They say chivalry is dead. Is sportsmanship dead too?
I’m all for friendly competition. Isn’t it great when everybody plays their best and at the end of the day everyone, whether winning or losing, sincerely feels it was a good game and looks forward to the next meeting. Wouldn’t it feel better this morning if we could say, “ah good one Ohio State, we’ll get ya next time!”?
But it doesn’t feel that way. It feels bitter. I feel accosted by headlines that tell me my team was handed a beating. As if one is supposed to say “thank you” when handed such a thing.
I don’t want to make any accusations towards Urban Meyer or any other Ohio Stater. It could just be the despicable media once again stirring up trouble. Coach Meyer is quoted as saying it wasn’t his intention to run up the score but it helps. One of his players said, “We wanted to make a statement.”
Well you sure did make a statement, but was it the one you intended? You showed you are just like everybody else. That you live for the rankings. That being #1 is the absolute goal, no matter what you have to do to get there. That destroying another team is impressive.
Ohio State, you have a 20-game winning streak. Be proud of yourselves! You fought some unexpectedly tough competition earlier this season and you still came out on top. You’re doing great on your own merit. It is beneath you to embarrass a fellow Big Ten opponent.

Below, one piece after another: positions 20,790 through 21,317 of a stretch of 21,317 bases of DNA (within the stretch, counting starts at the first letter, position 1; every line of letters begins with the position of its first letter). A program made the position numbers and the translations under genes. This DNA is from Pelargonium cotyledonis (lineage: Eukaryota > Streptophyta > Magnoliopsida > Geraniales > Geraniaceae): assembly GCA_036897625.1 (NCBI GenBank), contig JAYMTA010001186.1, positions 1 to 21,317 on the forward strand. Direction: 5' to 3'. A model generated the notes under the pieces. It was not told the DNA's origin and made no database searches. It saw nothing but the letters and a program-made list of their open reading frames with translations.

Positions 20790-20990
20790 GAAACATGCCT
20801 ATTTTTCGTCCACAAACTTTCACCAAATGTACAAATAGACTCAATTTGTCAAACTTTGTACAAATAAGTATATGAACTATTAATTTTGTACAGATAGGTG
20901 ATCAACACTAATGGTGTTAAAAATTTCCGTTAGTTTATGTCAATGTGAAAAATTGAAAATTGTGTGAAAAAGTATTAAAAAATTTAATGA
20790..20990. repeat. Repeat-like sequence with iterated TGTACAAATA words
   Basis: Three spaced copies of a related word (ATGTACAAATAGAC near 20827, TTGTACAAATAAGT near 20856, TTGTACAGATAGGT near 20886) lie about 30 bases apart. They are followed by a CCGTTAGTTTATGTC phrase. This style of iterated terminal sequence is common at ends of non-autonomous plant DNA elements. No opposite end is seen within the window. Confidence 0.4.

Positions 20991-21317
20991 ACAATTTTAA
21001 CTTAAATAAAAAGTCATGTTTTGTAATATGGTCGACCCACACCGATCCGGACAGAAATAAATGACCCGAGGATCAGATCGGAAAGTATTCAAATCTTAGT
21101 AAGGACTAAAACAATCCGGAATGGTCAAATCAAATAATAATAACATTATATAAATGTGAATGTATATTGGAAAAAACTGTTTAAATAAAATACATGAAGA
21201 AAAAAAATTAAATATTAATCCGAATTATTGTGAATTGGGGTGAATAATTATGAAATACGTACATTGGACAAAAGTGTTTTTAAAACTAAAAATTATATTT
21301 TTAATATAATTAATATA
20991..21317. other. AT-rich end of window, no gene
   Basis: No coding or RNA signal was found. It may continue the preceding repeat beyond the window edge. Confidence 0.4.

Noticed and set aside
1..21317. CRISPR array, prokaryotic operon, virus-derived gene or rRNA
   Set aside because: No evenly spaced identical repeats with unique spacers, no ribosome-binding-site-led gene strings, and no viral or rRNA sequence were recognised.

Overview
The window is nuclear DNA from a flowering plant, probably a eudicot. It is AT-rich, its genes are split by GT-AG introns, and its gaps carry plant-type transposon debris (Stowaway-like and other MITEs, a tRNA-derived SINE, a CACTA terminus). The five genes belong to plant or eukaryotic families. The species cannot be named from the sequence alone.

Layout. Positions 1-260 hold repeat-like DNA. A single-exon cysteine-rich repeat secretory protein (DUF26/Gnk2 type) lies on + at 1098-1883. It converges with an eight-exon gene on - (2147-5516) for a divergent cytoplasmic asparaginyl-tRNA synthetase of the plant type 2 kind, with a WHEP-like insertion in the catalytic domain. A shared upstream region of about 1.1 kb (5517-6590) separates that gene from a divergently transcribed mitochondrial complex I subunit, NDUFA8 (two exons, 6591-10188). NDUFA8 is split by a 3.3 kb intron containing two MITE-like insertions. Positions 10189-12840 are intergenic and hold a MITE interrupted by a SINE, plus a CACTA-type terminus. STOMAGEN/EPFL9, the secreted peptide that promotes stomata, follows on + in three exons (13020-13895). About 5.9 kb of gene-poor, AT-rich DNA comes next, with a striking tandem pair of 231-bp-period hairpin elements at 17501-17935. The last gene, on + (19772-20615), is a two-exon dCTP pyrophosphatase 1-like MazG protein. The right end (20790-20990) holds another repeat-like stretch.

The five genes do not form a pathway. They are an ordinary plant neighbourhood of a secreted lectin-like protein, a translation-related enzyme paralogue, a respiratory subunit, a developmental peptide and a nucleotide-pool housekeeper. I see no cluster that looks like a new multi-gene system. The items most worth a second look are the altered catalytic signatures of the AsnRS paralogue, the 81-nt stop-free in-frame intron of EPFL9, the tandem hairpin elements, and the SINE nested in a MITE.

Something is wrong with a system that encourages lopsided wins. Who are the voters that are impressed by this? What are we teaching our children?
Last week, just two months into his formal school career, my nephew’s teacher suggested he may be a bit behind the other kids. He’s five. He’s creative and innovative and has a memory better than most people I know of all ages. But other kids have more skills in an arbitrary list of skills five year olds in school are supposed to have. Perhaps my sister should enroll him in after school tutoring, start using flashcards at the dinner table, spend weekends teaching him calculus so that he can destroy the competition.
“There are many people, particularly in sports, who think that success and excellence are the same thing. They are not the same thing. Excellence is something that is lasting and dependable and largely within a person's control. In contrast, success is perishable and is often outside our control. If you strive for excellence, you will probably be successful eventually. People who put excellence in the first place have the patience to end up with success. An additional burden for the victim of the success mentality is that he is threatened by the success of others and he resents real excellence. In contrast, the person that is fascinated by quality is excited when he sees it in others.”
Yeah, Joe Paterno said that. He often says it better than the rest of us. Thanks, Joe, for teaching us to strive for excellence.
I hope we never succumb to the pressure of this insane sports world. I hope Penn State players always demonstrate the utmost sportsmanship, hand the ball to the referee, and walk away from a loss with heads held high. I hope we continue to strive for excellence, knowing that success is just around the corner.